Neknominate, on the other hand, is a drinking game that has become trendy through social media. Videos are easily accessible and abundant on the internet.  Here, an individual generally downs a hefty amount of alcohol mixed with something else, takes a video of it and, upon finishing the drink, the individual nominates a friend to out-do them within the next 24 hours.

Videos show teenagers not only downing usual mixed drinks but, in an effort to out-do their friends, players have mixed in their drink with a dead mouse, goldfish, insects, engine oil and dog food. Five people have died from playing this game, all being men under the age of 30. News coverage battles social media and the spread of this openly videoed social trend.

While players of one game generally avoid social media (for the risk involved of going to jail or juvy), players of another game use social media as a form of pressure to encourage others to play. Either way, the news reporters step in not only to report what is happening but to prevent others from participating in social trends that appeal to one’s (generally teenager’s) dangerous need to prove themselves to their friends or to the public.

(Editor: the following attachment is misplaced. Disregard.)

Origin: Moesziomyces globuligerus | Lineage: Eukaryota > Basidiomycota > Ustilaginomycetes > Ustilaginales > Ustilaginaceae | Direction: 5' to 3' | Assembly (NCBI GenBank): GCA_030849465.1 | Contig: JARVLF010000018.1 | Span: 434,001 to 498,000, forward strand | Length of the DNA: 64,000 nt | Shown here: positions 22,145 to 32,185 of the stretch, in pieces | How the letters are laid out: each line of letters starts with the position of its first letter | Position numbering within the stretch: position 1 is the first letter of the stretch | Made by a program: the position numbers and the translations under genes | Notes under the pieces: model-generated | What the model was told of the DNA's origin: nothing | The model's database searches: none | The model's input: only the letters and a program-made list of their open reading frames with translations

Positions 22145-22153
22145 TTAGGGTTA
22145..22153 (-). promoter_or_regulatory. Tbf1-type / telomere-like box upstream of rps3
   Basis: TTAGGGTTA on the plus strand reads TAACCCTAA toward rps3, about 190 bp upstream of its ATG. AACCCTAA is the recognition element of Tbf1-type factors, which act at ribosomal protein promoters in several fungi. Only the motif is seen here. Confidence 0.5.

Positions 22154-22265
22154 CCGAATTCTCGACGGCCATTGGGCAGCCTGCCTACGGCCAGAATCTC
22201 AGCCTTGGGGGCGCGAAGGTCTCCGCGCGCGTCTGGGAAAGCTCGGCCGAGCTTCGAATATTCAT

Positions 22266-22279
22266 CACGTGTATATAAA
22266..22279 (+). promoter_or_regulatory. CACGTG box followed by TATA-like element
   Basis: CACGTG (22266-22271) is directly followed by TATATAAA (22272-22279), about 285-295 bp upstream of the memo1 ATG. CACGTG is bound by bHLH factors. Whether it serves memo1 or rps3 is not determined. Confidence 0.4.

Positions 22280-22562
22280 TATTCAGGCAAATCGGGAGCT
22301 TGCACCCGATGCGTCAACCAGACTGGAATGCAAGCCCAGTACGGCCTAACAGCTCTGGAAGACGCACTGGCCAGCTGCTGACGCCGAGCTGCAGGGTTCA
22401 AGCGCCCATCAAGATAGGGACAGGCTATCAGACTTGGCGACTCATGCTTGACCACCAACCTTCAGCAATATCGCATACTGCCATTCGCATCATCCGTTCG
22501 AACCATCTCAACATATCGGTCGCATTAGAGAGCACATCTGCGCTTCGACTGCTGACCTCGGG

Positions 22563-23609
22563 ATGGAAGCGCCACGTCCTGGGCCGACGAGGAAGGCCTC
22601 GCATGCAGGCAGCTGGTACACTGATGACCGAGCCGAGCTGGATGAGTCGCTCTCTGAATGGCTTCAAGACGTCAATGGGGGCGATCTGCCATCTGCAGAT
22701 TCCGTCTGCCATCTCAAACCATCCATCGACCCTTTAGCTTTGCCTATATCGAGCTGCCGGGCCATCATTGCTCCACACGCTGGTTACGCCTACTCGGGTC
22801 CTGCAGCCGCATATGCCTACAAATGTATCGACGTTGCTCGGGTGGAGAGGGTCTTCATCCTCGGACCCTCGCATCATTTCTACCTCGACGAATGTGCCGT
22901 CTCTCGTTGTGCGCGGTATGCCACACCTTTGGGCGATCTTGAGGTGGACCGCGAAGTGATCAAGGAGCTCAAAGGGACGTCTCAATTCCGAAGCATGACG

In my last blog post, I wrote about the dangers of news pieces including certain social topics. In this post, however, I’d like to acknowledge how using social topics in the news can put a much needed negative spin on social trends. Of course, these social trends are newsworthy partially because the harm coming from them are not temporary but rather fatal, and most players don’t realize that.

People who watch these videos of Neknominate on Facebook might see it as an exciting challenge or other, uninvolved viewers might find it fascinating that someone would drink liquor out of a toilet or successfully drink something with a dead rat in it.

The news’ video compilation presents the same content but instead of a bunch of kids sitting around a computer oohing and aahing at a friend doing something nasty, the video shows a wider audience how Neknominating is fickle and dangerous.


Why can’t Hollywood be more original?